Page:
- Tabitha Caplinger
Maybe 2020 Will Be The Year.
2020 has not gone how any of us had planned. I'm pretty confident in the accuracy of that statement. That is unless you were planning for a global pandemic that would halt us all in our tracks. But I don't know who would have personally planned for that...before now anyway.
It's been hard. It's been scary. We all just want it to be over. There are already jokes about 2020 becoming the year we won't talk about. Like it will be the dark period we only refer to in whispers and cautionary tales about toilet paper hoarding and hand-washing.
Oh we see some of the good. Pictures of cleaner air and clearer water. Stories of human connection that breaks the bonds of space. Communities coming together. (And all of those things are wonderful.) But the undercurrent still suggests this is all just something we are ready to get out of, a season to escape and to forget about.
But what if, when this all ends, we find that it was a glorious pause. What if we look fondly on 2020 because it was the year we hit the reset button on our lives and took stock of what was really valuable? What if it's the year our faith in humanity was truly restored and our faith in God deepened?
I'm not talking communally so much as personally. Because I think it can be easy to keep it external and distanced and impersonal, but neglect the good happening right in our own homes and hearts. Maybe because it stings too much so it doesn't feel good, maybe because we don't recognize some of our own needs.
We don't see how we haven't done the work to deal with stress, mental illness, and unhealthy emotions. We've been able to distract ourselves or ignore pain and bitterness and fear that have been gnawing at us. We can't ignore it now and it hurts, but maybe it's a good thing because it forces us to do something about it. (That includes recognizing the need for counseling/therapy.) Maybe 2020 will make us intentional about getting and using the tools we need to move forward even stronger.
We don't see how busy-ness has stolen our joy and peace, and given us a false sense of fulfillment. So maybe we are learning that busy does not mean better. That slowing down and taking stock of priorities, and how we spend our time, and what is truly important will actually be the thing that gives us what we've been frantically looking for. Maybe simplifying our lives will lead us to our greatest passions and purpose.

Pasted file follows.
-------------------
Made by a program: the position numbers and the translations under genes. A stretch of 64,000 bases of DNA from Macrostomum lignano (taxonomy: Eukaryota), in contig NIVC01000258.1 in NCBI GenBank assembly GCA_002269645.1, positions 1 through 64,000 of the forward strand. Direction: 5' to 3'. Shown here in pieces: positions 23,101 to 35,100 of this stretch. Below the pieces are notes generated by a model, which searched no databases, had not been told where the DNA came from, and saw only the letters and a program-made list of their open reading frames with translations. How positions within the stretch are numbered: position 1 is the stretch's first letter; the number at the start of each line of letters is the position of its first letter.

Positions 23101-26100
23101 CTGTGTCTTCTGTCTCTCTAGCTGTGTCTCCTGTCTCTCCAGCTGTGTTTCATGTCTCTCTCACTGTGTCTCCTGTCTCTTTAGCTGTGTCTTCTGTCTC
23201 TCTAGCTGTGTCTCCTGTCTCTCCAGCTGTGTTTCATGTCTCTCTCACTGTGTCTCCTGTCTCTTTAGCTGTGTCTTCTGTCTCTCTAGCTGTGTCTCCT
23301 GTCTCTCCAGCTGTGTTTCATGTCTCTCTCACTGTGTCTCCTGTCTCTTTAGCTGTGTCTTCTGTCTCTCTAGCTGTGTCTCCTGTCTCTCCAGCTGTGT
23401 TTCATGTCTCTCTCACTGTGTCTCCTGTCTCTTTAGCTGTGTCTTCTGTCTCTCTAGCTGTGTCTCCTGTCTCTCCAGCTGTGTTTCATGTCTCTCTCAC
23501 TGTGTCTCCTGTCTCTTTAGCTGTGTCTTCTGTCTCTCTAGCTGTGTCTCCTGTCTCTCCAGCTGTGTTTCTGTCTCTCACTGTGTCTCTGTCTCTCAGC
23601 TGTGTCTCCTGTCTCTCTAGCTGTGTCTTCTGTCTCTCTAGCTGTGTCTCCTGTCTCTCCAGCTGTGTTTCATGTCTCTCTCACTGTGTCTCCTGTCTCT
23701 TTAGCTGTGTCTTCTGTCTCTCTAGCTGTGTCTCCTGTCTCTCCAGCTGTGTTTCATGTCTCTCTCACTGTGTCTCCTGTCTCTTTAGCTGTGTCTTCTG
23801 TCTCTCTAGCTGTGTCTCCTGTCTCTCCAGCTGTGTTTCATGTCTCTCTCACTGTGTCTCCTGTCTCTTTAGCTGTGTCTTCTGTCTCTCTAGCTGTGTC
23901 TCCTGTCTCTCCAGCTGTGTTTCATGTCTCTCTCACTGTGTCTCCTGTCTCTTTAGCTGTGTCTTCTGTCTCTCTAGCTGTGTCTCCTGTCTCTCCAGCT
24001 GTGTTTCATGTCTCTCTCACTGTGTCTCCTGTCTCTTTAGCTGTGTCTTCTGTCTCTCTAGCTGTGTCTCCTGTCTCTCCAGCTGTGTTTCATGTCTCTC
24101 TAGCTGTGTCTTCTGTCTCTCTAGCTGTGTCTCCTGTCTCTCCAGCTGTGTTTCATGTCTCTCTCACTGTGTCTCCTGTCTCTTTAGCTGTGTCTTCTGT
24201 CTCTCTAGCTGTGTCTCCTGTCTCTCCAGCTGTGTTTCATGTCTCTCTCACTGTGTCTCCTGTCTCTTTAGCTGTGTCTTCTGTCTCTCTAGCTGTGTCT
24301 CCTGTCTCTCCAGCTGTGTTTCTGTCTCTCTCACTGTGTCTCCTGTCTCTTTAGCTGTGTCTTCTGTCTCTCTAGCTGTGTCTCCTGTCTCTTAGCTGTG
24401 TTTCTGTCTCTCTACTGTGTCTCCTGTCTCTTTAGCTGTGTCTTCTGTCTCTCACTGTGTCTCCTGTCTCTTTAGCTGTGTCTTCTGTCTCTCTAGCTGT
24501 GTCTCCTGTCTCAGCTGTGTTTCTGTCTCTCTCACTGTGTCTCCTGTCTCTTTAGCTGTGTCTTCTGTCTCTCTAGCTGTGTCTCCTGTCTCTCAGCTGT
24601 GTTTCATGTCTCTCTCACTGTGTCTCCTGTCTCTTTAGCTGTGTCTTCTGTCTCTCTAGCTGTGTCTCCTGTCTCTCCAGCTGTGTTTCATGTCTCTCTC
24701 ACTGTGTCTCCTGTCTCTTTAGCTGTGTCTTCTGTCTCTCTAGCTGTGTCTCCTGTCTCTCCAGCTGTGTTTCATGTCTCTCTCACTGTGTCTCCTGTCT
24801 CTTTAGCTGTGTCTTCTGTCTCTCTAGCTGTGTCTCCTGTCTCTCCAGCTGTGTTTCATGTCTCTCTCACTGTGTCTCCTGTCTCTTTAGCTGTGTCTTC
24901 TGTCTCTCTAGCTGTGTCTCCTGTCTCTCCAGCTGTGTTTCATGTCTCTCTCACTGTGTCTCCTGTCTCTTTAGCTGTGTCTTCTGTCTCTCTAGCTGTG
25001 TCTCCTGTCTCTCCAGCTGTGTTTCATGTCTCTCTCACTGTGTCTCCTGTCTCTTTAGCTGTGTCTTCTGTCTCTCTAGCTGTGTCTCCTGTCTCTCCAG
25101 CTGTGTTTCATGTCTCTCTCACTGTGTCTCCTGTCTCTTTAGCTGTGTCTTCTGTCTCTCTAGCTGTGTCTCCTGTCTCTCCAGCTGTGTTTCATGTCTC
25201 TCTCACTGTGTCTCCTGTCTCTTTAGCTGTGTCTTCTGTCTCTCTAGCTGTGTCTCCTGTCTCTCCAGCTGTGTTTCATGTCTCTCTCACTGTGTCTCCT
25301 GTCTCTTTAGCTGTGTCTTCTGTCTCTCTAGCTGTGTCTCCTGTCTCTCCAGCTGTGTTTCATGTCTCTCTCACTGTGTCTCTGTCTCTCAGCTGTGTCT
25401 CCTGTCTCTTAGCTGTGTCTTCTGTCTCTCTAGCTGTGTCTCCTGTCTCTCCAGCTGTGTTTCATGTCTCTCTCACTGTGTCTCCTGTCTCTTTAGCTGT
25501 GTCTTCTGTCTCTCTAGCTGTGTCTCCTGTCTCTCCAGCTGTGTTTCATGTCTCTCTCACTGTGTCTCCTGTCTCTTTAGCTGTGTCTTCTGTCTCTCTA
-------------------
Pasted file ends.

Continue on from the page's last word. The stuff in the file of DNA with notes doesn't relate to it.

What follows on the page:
We don't see how we have neglected community. We go to church each week but we don't develop relationships that sharpen us. We make small talk and grab a coffee but we don't find people to do life with. Maybe now we can see that the Church is, and should
be, more than one big Sunday service where we shake a couple of hands and then go on about our week. Maybe we will see the value in getting a little uncomfortable and vulnerable because those people we allow in will grow us as we help them grow.
We don't see how we have put God in a box that we only open on Sunday mornings or when we need something. We have compartmentalized Him and neglected time with Him, neglected building the most important relationship in our lives. Maybe God is using this time to clear away the clutter so we can see Him, arms open, waiting for us to get close again. Maybe He is reigniting our hunger for worship and the Word. Maybe He is wanting to help us move from being fed to feeding ourselves, from being hearers of the Word to doers also. Maybe He wants to use this pause to speak to us, to lead us, to grow us up.
This year so far has been hard and scary and frustrating and sad...and it's okay to feel it, to feel the hardship in it. But don't be so quick to just want to leave it behind. Instead, let's be quick to learn from it, to let it be the year that taught us something we may not have known but desperately needed. Let's savor the lesson even as we wait for the sunrise.
PS: And don't stop looking for the good out in the world too. It keeps us sane. It keeps us hopeful. And we need sanity and hope. And work to put some of that good out into the world too. The good, the love, the hope...those are the things that will make the difference.